39 39 The teachers role… ignite the passion draw out or provoke existing understanding awaken the craving to understand Image: 'Beyond The Flame' '…people learn constantly from what they see others do, and from what they are helped to do for themselves…' Smith F, 2006, p. 123

40 2.4 Challenge students to achieve high standards with appropriate support Essence: The teacher has high expectations and guides each student to achieve his/her personal best. Image: 'Below' 40

41 41 Process Challenge students to achieve high standards with appropriate support TfEL guide, p.40 Key action - teacher Share my excitement and my own learning examples with my students Key action - student Believe in myself, use my learning strengths and have a goI can do it. Idea for practice Learning wall

42 42 Language to use to challenge students Do you understand it well enough to teach it to someone else? This element is not demonstrated if: All tasks are geared towards final summative tests, without formative assessment to guide student progress. Practice check How do I challenge individuals and acknowledge initiative and progress?

43 43

44 RECAP 44 Box 5 Engagement beyond compliance. Expect to have an impact on achievement. Stretch ALL our learners.

45 45 Learning Design Step 6 Designing the teaching and learning plan TfEL 1.6 Design, plan and organise for learning and teaching.

46 46

47 RECAP 47 Box 6 Bringing together the thinking from the steps in the learning process. Having a greater understanding of what we are teaching, why we are teaching, and how we do this effectively.

48 48 In summary South Australias approach is unique. We believe our teachers and leaders can do this! This is staged learning: we are working toward automaticity in our thinking. This new process requires deep, collaborative and, sometimes, messy thinking and builds on what we already doand do well. Best when learning with your peers/colleagues in PLCs, learning teams or faculty groups. Things to think about after today: What extra ingredients can you use to engage students in rich learning experiences? How can you do this thinking together?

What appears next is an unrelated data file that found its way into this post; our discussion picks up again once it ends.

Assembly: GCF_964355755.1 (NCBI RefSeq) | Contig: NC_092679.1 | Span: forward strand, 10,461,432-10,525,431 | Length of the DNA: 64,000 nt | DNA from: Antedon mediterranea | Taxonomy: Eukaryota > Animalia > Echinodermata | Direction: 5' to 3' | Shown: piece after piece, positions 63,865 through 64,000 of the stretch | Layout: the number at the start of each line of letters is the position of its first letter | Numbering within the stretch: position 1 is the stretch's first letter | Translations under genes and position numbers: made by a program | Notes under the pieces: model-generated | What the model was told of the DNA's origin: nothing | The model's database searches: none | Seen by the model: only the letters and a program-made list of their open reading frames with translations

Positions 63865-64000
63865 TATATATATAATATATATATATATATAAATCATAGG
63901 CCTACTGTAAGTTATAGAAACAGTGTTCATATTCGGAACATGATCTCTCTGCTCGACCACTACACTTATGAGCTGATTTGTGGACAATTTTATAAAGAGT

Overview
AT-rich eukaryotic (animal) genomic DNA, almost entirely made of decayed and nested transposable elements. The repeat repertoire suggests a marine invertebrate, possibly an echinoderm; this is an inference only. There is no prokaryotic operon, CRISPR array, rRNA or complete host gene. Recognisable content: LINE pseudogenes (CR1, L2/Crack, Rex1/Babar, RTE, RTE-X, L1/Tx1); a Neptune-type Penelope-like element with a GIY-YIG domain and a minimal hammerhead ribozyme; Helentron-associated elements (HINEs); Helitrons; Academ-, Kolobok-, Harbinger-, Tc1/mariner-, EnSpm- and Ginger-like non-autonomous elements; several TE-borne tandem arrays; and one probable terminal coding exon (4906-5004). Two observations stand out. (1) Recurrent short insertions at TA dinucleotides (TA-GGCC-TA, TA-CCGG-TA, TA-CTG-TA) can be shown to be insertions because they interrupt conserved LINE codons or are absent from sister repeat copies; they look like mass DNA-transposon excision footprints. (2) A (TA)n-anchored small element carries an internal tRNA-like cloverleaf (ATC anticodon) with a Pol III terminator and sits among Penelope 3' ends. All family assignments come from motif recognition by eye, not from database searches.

49 Supporting resources Online: www.decd.sa.gov.au/teachingandlearning/pages/Leadersresource/ and and the Leaders Resource DVD 49

50 References Edelson DC & Joseph DM (2004) Motivating Active Learning: A Design Framework for Interest-Driven Learning, Proceedings of the 6th international conference on Learning sciences, International Society of the Learning Sciences, pp. 166–173, available at (accessed 14 August 2012) Fisher, D & Frey, N (2007) Checking for Understanding: Formative Assessment Techniques for Your Classroom, ASCD, Alexandria, VA OECD (2009) Creating Effective Teaching and Learning Environments: First results from TALIS, OECD Publishing, available at (accessed 6 August 2012) Smith F (2006) Insult to Intelligence: The bureaucratic invasion of our classrooms, available at (accessed 6 August 2012) 50